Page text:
Director: Matt Murphy
Screenwriter: Matt Murphy
Runtime: 105 mins
Australian release date: 4 May 2017
Previewed at: Roadshow Theatrette, Pyrmont, Sydney on 26 April 2017
It takes a brave man to remake one of NZ’s most successful and fondly remembered films, the 1980-made Goodbye Pork Pie.
It takes an even braver one to make it your directorial feature debut, especially when your dear old dad was the creative force behind the original version. Matt Murphy has managed it though, successfully bringing his Pork Pie to 21st century viewers. “Goodbye Pork Pie was an extremely bold and entertaining piece of Kiwi film making,” says Murphy the younger. “It defined a time and place for many Kiwis but it’s not the same movie updated. It’s not meant to be. The times are not the same. It’s a new film, borrowing from and adapting that legend for a 2017 audience. I’ve gone to huge lengths to honour Dad’s [Geoff Murphy] original film, but I’ve pushed as much, if not more, to make a movie that appeals and stands on its own merits.” And that he’s done, in spades.
When down-on-his-luck writer Jon (Dean O’Gorman) is forced to hitchhike to Invercargill in the far south of NZ’s South Island, he’s picked up by a young Maori guy, Luke (James Rolleston), in a bright yellow Mini Cooper S. Luke explains that it’s his mum’s car but when they’re pulled over by a motorcycle cop, Jon quickly realises that Luke’s explanation is ‘fake news,’ something we viewers already know from the spectacular opening scenes of Pork Pie.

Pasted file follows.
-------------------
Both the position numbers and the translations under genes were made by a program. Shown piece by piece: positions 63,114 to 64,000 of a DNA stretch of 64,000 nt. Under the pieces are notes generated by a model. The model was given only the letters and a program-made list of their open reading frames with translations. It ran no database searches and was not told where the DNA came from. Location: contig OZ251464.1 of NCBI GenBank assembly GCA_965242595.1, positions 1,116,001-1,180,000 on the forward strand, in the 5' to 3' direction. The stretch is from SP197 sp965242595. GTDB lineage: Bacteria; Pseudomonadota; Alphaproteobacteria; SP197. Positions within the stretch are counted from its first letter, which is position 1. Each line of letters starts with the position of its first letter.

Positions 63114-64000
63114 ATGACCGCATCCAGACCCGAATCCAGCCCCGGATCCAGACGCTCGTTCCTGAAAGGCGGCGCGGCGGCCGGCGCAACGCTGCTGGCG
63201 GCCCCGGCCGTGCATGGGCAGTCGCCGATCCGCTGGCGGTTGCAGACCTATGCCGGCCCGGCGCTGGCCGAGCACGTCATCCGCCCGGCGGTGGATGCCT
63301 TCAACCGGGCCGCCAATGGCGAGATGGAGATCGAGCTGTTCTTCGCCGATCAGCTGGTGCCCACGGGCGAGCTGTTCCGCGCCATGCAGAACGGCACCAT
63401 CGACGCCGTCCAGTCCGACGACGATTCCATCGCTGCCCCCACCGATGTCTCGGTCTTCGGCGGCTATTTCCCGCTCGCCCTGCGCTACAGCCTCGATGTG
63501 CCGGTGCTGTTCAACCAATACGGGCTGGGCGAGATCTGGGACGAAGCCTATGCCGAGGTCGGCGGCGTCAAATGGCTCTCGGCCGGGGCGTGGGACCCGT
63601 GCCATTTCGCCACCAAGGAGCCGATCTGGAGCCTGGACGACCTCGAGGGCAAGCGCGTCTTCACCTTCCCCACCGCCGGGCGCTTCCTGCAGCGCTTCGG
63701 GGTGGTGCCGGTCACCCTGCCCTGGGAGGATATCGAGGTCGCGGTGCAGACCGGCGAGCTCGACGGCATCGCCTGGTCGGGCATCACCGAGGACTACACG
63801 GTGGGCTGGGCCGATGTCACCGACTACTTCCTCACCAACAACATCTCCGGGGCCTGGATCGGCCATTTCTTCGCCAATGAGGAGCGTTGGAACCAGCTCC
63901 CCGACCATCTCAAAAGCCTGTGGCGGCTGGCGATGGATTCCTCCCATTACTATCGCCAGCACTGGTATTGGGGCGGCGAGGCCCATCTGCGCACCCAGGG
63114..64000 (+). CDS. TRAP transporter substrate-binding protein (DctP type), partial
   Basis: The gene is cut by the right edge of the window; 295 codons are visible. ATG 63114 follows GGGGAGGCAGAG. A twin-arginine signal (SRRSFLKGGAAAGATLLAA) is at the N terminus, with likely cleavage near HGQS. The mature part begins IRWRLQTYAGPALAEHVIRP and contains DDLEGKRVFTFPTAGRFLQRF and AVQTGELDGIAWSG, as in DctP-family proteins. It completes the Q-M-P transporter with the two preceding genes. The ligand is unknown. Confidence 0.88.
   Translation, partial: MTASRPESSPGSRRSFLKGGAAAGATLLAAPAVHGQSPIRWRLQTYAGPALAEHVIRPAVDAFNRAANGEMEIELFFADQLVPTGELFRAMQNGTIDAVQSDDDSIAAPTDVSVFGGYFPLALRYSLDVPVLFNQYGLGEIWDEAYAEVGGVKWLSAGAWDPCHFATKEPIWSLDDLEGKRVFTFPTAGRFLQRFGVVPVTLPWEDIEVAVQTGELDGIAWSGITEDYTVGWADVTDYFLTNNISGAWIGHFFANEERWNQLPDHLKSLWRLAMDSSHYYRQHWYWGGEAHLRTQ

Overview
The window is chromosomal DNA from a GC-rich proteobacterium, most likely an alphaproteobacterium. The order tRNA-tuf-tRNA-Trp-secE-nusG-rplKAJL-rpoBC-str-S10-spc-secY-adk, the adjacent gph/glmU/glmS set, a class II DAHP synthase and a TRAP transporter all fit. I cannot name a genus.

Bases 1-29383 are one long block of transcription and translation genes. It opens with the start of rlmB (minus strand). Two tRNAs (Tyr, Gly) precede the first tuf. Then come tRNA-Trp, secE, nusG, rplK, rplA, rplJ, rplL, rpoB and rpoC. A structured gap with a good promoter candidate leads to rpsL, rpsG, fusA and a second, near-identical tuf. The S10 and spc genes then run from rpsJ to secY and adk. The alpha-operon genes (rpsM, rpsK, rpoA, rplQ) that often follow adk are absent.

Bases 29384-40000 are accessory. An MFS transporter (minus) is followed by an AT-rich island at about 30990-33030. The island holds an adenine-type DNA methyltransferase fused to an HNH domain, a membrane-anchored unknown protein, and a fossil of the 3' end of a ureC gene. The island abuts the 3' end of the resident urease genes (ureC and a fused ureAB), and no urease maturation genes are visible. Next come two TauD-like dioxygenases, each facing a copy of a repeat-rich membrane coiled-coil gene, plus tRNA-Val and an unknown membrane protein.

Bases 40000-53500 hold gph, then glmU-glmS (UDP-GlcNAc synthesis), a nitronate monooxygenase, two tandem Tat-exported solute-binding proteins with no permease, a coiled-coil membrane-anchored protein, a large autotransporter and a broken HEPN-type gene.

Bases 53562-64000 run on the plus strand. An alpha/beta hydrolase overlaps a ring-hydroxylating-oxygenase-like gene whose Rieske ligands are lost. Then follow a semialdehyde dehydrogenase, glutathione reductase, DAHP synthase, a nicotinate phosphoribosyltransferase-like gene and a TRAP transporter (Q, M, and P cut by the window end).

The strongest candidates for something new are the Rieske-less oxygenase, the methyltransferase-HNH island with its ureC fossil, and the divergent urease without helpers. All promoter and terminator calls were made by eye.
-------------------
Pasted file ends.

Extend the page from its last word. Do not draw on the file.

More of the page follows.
At a fast-food joint on the journey south they meet Keira (Ashleigh Cummings), a vegan activist who’s had enough of trying to convert the meat-heads she slings burgers to, and before you can say “whopper with cheese” she’s piling through the car window. This is the set-up for what becomes a kind of upside-down road-cum-chase movie, in which the joke is that usually nobody wants to go to Invercargill, they all want to head the other way, north to Wellington or Auckland. The town is one of the cloudiest and windiest in NZ, but Jon has his reasons: he’s stuffed up badly with the love of his life and needs to make amends.
Pork Pie is highly entertaining and has great heart. Murphy’s script makes us care for all three protagonists and the three leads are all excellent: O’Gorman nails Jon’s charming insouciance; Rolleston has already proven he’s a major star in films like Boy and The Dark Horse, and Cummings is a delight as the passionate Keira. Judging by this effort, Matt Murphy is destined to be as successful as his father, a real chip off the old block.